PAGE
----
Go Figure: Watching out for Wimbledon-washing machine links

Andy Murray at Wimbledon and a washing machine

What's the link between tennis on TV and washing machines? If you suspect a weird connection, ask a statistician, says Michael Blastland in his regular column.

"Do you repair washing machines?"

"Indeed we do. Wimbledon is it?

"Sorry?"

"The tennis. Been watching?"

"Er, a little. Don't tell me… you're a tennis-lovers-only washing-machine repair shop."

"No. Just that we were quiet for Wimbledon, booked-up now."

"Really? Wimbledon affects demand for washing-machine repairs?"

"Not half."

"What is it, two weeks' desire for whiter-than-white whites that wears them out?"

"Could be. Or that people don't wash anything because they're glued to the telly."

"Or that…"

Let's stop there. I love weird links and explanations. They remind us of the difficulty of knowing for sure what causes what.

Tom Wilder, 17, from Kent, dives in the mud at the Glastonbury Festival on 23 June 2011 Muddying the waters...

Of course, it could be just the usual story of people spending less when they're preoccupied, much like "Olympics/World Cup-watching costs UK economy billions", as headlines like to say.

But the fact the washing machine shop seems to be having a post-Wimbledon bounce shows what's often wrong with "the cost of…" stories. They fail to take account of catching up later. Cause and effect can be more tangled than portrayed.

So maybe washing machines have nothing to do with tennis. It is a bit surprising that people apparently go without one for up to two weeks, watching with enough devotion to make the difference between no business at all and booked solid.

Well, it is to me anyway. So maybe it's not Wimbledon what done it, maybe it's Glastonbury mud. Maybe both. Maybe it's the weather.

Kebab vans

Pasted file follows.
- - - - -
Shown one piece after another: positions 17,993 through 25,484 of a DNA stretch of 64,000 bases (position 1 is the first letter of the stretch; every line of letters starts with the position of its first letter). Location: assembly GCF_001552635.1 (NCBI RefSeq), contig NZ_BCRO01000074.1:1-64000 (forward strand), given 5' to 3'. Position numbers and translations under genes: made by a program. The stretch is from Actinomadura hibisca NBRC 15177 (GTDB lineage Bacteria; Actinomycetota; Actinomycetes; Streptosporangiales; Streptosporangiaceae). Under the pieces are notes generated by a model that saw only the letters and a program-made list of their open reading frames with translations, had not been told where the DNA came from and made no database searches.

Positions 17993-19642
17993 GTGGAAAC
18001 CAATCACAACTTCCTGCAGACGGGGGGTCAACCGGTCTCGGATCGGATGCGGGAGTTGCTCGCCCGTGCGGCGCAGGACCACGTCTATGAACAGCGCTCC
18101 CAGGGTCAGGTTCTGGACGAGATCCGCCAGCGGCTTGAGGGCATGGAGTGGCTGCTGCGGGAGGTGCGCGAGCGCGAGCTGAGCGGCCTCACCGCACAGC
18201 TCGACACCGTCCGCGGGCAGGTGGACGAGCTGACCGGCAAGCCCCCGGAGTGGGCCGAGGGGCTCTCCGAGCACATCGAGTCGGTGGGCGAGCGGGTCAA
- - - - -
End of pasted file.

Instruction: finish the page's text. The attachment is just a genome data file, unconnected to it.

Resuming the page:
Someone somewhere in Britain's statistical machinery will be counting the business done by washing machine repair shops. They will, really. Business surveys even count turnover in kebab vans.

Start Quote

Who knows if it's generally true that there's a repair slump during Wimbledon fortnight or if this is one shop where whoever should be on the phone dreams instead of Andy Murray”

End Quote

And when there's talk of a return to recession, the explanation for a fall in business will matter. One such explanation earlier this year was snow. Some economists now begin to wonder if that was the whole truth.

Part of the problem here is our ability to tell stories to fit any fact. Let's say we hypothesise that it's not Wimbledon, it's the weather, all that rain. And then we remember that this year's Wimbledon was mostly sunny.

Oops. But never mind, because now can we say that hot weather makes people sweaty, just as rainy weather makes them soggy. Either way, more washing and more breakdowns.

There's danger as well as genius in the ease with which people construct graceful narrative arcs from any two things that grab their attention, like tennis on telly and the business bottom line.

So who knows the real explanation? Who knows if it's generally true that there's a repair slump during Wimbledon fortnight or if this is one shop where whoever should be on the phone dreams instead of Andy Murray.